Отчаянные романтики / Uldus Bakhtiozina
Interview for Aesthetica Magazine
Interview with Photographer Uldus Bakhtiozina BEGIN .entry-content Born in USSR in 1986 in Leningrad city (Saint-Petersburg), photographer Uldus Bakhtiozina has long been impacted by her Russian heritage. Working on a new book that explores the fairy tales of pagan Russia, Bakhtiozina looks for the stories behind the image. The artist studied photography at Central Saint Martins, London, where she lived for a number of years before returning to Moscow. Currently specialising in photo-based-art, fashion photoshoots and music videos, she has been published in Vogue Italy, exhibited work internationally and was the first Russian speaker at TED. She speaks to Aesthetica about her favourite locations and her frustrations with the current trends in photography.
A: Can you remember the first photograph you took?
UB: The first picture I took was when I was six-years-old with my father’s film camera. He set up everything for me and I just chose the right perspective. It was in our countryside house. However, the first photograph, which started my career as photo based artist, was a self-portrait that I took in 2009 in London. I can remember it very clearly because it was a very emotional shooting process and it became very popular on the internet after publication. This particular photograph is in my biography as a memory and as a mission statement to fight against stereotypes and for positivity.
A: What do you aim to capture in your images?
UB: I aim to record the central ideologies and characteristics of a person. There is always a long story behind each of my photographs and my models bring their own ideas to the conversation. There are way too many bland, cold and boring fashion images out there. My works try to express something deeper than today’s average trendy photo formula. I make an active effort to get away from that. I want to learn or feel something when I look at an image – so I try to create the same experience with my my art and my life. I want to shoot stories that existed before the photograph was taken and that draw the audience to think about what will happen next.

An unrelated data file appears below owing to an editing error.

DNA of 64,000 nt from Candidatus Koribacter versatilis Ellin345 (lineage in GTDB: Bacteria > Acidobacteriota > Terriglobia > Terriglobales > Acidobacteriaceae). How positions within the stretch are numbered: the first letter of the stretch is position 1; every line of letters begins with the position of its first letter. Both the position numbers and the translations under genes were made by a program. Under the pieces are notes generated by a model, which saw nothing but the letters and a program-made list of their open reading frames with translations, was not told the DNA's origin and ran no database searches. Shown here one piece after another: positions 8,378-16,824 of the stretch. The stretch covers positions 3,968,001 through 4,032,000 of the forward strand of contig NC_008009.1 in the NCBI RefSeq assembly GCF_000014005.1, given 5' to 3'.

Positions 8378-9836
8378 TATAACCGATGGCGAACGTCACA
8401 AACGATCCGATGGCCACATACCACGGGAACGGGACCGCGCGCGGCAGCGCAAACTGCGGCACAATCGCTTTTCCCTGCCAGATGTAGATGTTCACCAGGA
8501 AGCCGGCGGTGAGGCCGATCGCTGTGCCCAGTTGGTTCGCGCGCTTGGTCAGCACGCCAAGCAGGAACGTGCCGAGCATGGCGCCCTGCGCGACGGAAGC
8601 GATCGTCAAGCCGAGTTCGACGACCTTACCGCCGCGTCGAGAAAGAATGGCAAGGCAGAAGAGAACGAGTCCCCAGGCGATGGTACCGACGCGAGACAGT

A: Which photographers have inspired you?
UB: I never searched for other photographers, until I was compared to them by other people. The reason for this is that for a while I didn’t consider myself as a photographer, but as an artist and photography was my tool to express ideas. I prefer to get inspiration from life, people in my country, English painters, comic books, fairy tales and magic. I am deeply impacted by Pre-Raphaelites and the poetry of the 19th Century. However, at the same time I am very passionate about modernity and the media, and I also love super heroes, especially Iron Man, the German language and coloured hairs on girls.
A: Is there a location in the world where you would love to shoot photographs?
UB: I have actually already taken photographs in my dream location: Iceland. And I will certainly do it again!
A: What do you have planned for the future?
UB: I am planning to train myself to do 40 press-ups in a row, as, like a lot of women, I want to lose wait before the beach season! For work, I am in the process of creating a series of photographs for a book I was commissioned to make. This book will be dedicated to the history of Russian fairy tales and the hidden facts about heroes and shamanic powers that were highly respected in Russia before Christianity arrived. This project is going to take me quite long time because I am designing and stitching all costumes and headdresses. I am also taking long walks into Russian forests to find the perfect locations, to get connected with nature and to find models who are still connected to paganism and the history of Russian fairy tales.